LONDON, March 22 (Reuters) – Sterling jumped on Wednesday after data showed UK price pressures picked up a lot more than expected in February, including inflation that excludes food and energy, raising the chances of another rate rise this week from the Bank of England.
British consumer price inflation (CPI) unexpectedly rose to 10.4% in February from January’s 10.1%, figures from the Office for National Statistics showed on Wednesday.
Economists polled by Reuters had forecast the annual CPI rate would drop to 9.9% in February.
The pound was last up 0.3% against the dollar at USD 1.225, from a 0.1% gain prior to the data. The euro fell 0.3% against the pound to 87.86 pence, from 88.00 pence earlier.
“Big unexpected jump in UK inflation this morning, breaking a three-month stretch of prior declines. This is a real problem for the Bank of England, which will need to stay the course on further rate rises, increasing the probability of recession later in the year,” John Leiper, chief investment officer at Titan Asset Management, said.
Money markets show a 61.6% chance the Bank of England (BoE) will raise rates by a quarter point when it meets on Thursday, up from around 57% on Tuesday.
The core CPI, which excludes energy, food, alcohol and tobacco and is watched closed by the BoE, rose to 6.2% from 5.8% in January, versus a forecast decline to 5.7%.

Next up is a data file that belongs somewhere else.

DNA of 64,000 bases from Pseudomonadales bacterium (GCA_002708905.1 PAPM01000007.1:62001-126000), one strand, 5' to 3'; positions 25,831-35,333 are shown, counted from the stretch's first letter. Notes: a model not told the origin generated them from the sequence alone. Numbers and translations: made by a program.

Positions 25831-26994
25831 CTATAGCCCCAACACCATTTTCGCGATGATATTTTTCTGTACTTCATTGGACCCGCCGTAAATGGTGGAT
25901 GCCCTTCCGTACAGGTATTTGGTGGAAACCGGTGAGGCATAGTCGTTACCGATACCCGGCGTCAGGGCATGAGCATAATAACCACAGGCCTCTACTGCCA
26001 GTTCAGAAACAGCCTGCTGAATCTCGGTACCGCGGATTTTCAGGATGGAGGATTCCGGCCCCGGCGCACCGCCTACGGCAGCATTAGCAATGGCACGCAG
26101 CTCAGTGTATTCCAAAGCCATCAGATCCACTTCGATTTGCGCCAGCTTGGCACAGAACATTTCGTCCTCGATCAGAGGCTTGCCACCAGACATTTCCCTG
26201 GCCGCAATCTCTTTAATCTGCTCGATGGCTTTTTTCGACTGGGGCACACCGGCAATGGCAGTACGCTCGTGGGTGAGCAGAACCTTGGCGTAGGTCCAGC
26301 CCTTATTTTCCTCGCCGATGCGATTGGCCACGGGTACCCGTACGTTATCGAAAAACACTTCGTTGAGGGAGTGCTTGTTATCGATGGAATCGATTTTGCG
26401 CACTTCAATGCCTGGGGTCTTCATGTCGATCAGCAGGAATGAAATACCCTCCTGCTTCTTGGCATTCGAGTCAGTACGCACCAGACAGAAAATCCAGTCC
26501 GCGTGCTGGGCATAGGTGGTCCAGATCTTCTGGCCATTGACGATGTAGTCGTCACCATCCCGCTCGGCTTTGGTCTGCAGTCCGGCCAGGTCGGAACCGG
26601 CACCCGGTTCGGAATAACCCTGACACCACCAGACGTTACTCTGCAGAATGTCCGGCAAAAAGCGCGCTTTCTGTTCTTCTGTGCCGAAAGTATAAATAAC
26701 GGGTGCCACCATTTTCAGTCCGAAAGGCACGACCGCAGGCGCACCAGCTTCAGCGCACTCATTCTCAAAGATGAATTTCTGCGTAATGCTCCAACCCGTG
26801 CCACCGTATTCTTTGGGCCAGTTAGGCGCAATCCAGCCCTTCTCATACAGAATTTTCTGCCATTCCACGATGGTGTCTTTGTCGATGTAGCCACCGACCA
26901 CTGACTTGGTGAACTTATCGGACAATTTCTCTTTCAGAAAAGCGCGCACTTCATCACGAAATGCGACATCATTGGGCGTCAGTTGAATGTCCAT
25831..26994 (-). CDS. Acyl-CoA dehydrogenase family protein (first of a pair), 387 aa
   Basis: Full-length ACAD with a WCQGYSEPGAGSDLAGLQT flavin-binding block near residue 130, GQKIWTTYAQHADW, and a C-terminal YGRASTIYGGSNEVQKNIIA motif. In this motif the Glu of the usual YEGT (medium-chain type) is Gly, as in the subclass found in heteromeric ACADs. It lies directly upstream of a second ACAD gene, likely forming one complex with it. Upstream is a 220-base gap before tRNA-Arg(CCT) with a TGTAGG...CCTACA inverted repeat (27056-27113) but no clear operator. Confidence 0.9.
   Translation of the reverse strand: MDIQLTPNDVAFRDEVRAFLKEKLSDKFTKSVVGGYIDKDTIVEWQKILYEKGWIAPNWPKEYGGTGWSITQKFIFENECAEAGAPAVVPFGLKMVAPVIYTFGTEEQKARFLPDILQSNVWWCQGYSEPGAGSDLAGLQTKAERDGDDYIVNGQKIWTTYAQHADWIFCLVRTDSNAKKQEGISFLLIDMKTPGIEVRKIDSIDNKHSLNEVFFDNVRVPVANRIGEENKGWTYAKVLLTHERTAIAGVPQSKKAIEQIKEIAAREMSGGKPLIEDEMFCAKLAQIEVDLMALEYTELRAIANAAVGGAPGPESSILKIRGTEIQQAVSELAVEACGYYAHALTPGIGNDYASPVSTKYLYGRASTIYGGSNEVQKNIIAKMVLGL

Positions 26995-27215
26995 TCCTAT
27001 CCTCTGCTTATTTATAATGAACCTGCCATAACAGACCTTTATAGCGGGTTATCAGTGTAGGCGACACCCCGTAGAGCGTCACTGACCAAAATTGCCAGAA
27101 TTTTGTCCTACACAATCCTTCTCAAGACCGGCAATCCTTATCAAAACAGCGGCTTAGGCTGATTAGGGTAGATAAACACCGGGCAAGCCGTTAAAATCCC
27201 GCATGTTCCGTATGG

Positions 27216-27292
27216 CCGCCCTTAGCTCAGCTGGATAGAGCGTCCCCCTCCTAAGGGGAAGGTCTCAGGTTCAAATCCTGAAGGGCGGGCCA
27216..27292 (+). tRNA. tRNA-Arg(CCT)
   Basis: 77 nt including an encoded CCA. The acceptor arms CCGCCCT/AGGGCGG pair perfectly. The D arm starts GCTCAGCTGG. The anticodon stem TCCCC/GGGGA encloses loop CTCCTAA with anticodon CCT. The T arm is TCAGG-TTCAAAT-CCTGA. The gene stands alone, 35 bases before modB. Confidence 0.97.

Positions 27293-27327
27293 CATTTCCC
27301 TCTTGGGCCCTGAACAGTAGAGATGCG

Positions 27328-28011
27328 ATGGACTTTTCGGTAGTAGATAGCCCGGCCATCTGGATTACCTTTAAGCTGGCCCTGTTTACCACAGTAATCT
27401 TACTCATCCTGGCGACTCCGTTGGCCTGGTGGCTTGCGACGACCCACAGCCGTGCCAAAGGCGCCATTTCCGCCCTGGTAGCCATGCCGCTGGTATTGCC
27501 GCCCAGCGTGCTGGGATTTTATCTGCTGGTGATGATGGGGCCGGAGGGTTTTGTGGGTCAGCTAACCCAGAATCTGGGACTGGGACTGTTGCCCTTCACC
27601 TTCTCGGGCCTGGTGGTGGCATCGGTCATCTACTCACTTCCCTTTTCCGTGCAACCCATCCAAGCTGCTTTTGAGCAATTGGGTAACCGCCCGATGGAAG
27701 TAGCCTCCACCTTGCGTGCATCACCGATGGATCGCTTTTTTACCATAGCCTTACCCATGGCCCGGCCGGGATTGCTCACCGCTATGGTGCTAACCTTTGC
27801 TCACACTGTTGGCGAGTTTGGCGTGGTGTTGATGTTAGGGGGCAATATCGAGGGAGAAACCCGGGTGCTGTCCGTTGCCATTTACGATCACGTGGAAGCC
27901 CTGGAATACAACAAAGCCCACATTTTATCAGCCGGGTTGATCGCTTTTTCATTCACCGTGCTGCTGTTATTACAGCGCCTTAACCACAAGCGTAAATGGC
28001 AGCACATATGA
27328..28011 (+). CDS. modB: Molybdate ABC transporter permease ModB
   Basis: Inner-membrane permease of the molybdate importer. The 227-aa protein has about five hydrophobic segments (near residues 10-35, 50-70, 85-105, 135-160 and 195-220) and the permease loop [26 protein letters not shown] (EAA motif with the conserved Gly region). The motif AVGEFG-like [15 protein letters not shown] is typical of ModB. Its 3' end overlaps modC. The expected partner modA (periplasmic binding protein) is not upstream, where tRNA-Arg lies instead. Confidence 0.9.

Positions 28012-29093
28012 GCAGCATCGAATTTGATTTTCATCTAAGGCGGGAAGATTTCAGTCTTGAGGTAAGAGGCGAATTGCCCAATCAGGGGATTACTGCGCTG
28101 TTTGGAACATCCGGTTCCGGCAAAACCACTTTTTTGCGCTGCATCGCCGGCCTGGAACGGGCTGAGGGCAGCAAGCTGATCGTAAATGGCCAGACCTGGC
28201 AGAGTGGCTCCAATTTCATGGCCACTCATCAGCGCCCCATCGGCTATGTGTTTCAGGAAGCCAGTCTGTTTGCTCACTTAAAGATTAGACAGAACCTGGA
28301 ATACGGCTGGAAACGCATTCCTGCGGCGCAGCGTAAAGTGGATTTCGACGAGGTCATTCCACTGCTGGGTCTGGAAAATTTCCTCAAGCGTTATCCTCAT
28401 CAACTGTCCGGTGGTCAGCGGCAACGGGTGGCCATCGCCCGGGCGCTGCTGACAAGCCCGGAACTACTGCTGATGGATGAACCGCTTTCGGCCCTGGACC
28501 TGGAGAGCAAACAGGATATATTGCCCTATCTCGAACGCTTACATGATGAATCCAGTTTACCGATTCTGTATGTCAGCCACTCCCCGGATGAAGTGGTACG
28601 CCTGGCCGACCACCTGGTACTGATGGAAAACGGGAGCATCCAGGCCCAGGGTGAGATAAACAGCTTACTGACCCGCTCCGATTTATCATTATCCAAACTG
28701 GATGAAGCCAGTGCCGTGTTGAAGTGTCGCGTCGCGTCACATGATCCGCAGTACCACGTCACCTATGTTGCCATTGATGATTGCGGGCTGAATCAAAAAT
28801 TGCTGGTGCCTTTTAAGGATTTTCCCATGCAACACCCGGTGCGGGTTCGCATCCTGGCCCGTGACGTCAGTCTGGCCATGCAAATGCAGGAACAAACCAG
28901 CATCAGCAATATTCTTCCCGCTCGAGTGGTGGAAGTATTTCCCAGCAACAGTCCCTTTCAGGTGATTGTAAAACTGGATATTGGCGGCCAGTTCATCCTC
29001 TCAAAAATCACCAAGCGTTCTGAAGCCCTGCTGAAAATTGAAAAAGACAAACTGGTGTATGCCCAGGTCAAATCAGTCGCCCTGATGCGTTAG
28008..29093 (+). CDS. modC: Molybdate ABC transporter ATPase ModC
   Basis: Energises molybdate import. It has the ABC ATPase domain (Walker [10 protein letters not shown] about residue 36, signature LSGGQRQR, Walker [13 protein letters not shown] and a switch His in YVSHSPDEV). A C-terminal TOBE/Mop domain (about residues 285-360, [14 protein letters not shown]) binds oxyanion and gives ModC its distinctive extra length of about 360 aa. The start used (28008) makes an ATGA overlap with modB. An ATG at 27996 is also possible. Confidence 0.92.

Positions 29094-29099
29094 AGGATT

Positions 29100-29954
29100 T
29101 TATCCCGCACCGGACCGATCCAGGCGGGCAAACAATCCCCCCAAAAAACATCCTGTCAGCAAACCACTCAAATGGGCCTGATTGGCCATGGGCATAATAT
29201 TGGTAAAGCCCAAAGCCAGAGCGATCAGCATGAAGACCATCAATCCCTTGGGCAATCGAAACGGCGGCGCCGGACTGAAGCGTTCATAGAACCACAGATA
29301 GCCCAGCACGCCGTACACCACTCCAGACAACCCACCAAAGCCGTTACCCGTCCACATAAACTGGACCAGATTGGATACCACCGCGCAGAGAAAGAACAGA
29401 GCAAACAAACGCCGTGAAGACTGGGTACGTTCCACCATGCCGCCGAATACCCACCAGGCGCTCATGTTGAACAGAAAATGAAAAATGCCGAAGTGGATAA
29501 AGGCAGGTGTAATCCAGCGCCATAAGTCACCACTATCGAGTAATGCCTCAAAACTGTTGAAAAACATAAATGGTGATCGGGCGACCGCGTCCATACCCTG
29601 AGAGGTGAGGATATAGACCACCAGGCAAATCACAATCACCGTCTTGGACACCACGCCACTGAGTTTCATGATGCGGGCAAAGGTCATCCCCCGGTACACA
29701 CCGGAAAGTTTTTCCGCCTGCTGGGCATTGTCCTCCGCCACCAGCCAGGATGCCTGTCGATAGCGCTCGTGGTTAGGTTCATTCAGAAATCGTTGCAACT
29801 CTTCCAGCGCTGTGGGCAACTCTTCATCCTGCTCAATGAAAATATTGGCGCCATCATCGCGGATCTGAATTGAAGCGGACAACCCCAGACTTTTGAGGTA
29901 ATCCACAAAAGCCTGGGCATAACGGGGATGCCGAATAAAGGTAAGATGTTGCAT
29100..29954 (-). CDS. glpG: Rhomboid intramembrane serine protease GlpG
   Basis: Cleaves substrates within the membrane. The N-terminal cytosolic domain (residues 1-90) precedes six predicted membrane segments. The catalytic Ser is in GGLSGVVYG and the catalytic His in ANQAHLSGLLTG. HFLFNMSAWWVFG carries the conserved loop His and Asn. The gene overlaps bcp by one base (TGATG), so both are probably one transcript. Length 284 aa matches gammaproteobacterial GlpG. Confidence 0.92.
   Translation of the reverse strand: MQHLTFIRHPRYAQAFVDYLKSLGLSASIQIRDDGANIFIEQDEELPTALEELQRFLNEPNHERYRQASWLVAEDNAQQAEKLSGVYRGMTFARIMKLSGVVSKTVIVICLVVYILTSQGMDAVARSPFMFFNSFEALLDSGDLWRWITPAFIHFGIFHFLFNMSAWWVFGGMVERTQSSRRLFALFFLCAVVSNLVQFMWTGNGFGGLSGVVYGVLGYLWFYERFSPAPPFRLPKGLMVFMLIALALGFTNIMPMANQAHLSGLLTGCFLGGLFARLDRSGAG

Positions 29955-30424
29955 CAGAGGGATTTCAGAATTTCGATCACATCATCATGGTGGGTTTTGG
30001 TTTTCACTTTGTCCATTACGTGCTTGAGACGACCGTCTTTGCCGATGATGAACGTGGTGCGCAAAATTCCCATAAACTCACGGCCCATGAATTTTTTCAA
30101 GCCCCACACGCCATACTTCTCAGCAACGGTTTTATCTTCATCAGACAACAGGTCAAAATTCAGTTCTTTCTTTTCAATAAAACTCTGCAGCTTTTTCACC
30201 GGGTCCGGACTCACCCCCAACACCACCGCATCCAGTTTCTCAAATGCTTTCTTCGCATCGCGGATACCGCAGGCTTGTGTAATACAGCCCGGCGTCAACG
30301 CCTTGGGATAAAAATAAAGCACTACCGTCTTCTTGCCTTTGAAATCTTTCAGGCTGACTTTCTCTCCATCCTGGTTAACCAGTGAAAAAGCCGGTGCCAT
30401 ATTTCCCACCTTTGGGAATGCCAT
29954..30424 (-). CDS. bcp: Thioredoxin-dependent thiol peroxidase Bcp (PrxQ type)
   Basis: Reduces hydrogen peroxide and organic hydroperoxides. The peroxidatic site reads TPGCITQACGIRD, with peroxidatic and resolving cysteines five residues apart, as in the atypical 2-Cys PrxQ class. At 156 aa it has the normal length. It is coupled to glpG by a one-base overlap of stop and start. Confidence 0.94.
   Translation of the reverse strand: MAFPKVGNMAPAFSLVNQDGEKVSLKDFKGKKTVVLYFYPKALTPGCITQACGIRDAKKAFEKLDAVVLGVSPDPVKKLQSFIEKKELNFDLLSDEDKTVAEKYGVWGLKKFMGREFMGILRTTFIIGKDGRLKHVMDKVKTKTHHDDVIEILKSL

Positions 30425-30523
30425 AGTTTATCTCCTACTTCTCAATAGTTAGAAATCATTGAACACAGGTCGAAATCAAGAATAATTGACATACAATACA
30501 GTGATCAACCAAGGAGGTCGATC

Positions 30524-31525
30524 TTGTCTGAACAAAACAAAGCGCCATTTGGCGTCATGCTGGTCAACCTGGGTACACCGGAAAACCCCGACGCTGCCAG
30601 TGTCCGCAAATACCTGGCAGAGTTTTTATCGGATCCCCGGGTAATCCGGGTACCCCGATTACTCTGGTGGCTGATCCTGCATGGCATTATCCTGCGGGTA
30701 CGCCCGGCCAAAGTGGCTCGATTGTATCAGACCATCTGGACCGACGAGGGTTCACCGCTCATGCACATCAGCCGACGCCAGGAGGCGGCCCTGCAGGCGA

The annual inflation rate in the services sector, which most policymakers consider a good measure of underlying price pressures, rose to 6.6% from 6.0% in January.
The pound has risen by 2% against the dollar so far in March, partly reversing some of February’s 2.43% drop. But it’s struggling to make much headway, given traders widely expect the BoE to make this week’s rate decision the last hike for now.
At over 10%, the rate of inflation is more than five times the BoE’s target rate of 2% and the highest among the Group of Seven richest nations.
“One other thing that we also know about inflation in the UK is that it goes up quickly and comes down slowly, and with wage inflation also rising it is likely to remain sticky,” CMC Markets strategist Michael Hewson said.
(Reporting by Amanda Cooper; Editing by Joice Alves and Mark Potter)
This article originally appeared on reuters.com